Ali Oak ’23 Shares Essay at Cum Laude Society Induction

As part of the Cum Laude Society induction process, each student candidate shared one of their Common App essays for review by the Cum Laude faculty members. The faculty selected seven essays to be shared at a special luncheon held for the student candidates. The students then selected Penny Chen ’23 and Ali Oak ’23 to share their essays with the Upper School student body during the ceremony. Please enjoy Oak’s essay, below.

The first thing that hits you is the smell; a particularly pungent cocktail of animal carcass and cleaning mixture that climbs up your nose with a viscous tenacity. Despite this jarring introduction to the bird hospital at the World Bird Sanctuary, I stood wide-eyed ready to start my first day. Ever since I was little, I have been a bit of an animal fanatic to say the least. TV shows, birthday parties, and anything else you could conjure up, were all animal themed. When I learned about the volunteer program at the World Bird Sanctuary, it seemed like the logical next step in pursuing my unquenchable fascination; a dream come true.

The dream began with me holding a rag and three different spray bottles. That same pungent smell curled towards me, and I soon found the purpose of these items. My assignment was to clean the cage of a bird who went to be examined. Soon, my opponent was unveiled. My face dropped. Bird feces everywhere, and I mean everywhere. Like Michelangelo, this bird had painted every inch of wall and ceiling with fiery dedication. It’s a feat that still baffles me to this day. After that, the flow of cages never seemed to cease; my daily routine became spritz, scrub, gag, repeat. As I grew into this routine, I began to lose sight of why I was there and couldn’t see past the metal walls that defined my initial work. As the work became mundane and I attempted to find other high-school aged volunteers to confide in, no one met my gaze. The interns and the vet staff were the only ones who knew this crude work. However, one fateful day – as I was body-deep into a cage – a voice woke me from my haze: “Ali, care to join me on a release trip?”. I didn’t hesitate to accept. The red-tailed hawk we were releasing clamored against the sides of the blue cardboard carrying box; it seemed we shared the same eagerness.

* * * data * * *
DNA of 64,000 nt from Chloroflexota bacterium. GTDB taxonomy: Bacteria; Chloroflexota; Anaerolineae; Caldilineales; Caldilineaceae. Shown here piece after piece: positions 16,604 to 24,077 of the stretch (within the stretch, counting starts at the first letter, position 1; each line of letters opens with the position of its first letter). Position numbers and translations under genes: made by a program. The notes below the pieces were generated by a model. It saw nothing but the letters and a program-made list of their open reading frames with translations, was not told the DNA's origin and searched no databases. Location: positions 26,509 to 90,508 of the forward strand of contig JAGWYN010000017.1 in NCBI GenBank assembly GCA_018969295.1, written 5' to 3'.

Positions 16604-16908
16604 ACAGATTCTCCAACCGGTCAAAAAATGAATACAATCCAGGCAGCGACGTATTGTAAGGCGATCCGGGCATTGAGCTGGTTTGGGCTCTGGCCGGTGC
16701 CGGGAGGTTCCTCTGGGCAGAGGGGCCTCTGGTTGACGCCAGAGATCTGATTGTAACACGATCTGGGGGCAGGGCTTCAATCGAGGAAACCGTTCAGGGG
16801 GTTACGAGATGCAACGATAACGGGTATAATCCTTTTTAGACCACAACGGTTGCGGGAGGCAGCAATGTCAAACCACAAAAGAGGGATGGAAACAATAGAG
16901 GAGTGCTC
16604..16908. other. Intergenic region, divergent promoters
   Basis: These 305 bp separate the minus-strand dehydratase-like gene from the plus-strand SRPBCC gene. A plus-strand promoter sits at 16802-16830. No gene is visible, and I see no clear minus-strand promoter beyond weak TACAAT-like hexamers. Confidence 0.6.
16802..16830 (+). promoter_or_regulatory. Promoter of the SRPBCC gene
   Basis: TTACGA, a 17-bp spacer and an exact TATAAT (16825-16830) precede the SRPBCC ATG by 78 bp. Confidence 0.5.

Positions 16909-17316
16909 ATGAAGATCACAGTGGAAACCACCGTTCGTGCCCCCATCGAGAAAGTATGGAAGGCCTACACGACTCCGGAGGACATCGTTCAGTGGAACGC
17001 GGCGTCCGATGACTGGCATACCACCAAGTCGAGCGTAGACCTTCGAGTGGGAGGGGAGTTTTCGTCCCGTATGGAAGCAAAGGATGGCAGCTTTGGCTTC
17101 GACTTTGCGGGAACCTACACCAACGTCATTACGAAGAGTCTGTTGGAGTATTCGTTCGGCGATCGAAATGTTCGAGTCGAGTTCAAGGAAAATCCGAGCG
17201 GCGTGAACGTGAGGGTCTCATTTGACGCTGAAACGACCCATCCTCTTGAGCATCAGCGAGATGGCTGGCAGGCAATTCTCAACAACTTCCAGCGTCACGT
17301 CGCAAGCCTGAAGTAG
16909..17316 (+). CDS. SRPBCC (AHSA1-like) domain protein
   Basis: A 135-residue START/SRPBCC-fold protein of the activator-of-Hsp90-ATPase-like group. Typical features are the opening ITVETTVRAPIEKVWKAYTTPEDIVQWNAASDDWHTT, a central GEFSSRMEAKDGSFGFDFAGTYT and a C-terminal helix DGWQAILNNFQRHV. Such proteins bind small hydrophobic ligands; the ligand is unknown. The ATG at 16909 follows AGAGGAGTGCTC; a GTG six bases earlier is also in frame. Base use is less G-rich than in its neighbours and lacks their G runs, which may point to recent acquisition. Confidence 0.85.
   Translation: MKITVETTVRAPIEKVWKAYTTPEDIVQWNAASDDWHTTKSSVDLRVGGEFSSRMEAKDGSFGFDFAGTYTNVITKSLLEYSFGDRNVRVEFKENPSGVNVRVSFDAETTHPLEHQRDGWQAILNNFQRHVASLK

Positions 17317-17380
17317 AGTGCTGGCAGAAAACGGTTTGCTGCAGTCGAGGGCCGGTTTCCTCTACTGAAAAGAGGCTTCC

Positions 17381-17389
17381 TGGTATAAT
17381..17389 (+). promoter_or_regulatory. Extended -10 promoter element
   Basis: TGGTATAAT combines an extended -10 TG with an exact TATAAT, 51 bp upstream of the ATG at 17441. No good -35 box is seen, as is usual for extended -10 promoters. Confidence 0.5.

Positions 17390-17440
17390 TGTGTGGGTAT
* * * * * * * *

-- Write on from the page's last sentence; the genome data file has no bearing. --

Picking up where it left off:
We loaded into the van and headed on our way. To my surprise we were not the only ones at the release site; a group of people who had found the bird now stood there waving enthusiastically. I stood a little taller as a sense of importance and appreciation washed over me. To see a community come together over this hawk made my heart full. We opened the box and suddenly the hawk flew. In a flash, the release was over. To see this bird, not in a cage tending to its wounds, but in the air, that was the goal. Upon that moment, everything clicked; the release was a culmination of everything I did there, everything we all did at the sanctuary hospital. Every step held importance. If people are able to come together to help one bird just imagine the possibilities for the future.

Since then, my depth of commitment increased as I realized my clear path. I’ve sought out ways to be an educator and expanded my volunteer work to the sanctuary nature center, where I am now training to be an educator-in-conservation. I help bring awareness about wildlife conservation to the public. As my volunteer journey continues at the nature center, I’ve now pivoted my focus to stewardship. So much emphasis is put on being a good leader, but I think it’s equally important to be a good steward. It’s not only important to inspire and lead others, but also to take action and care for what we have been given. We must go beyond something greater than ourselves and look to the wellbeing of the future, even if it’s just cleaning one bird cage at a time.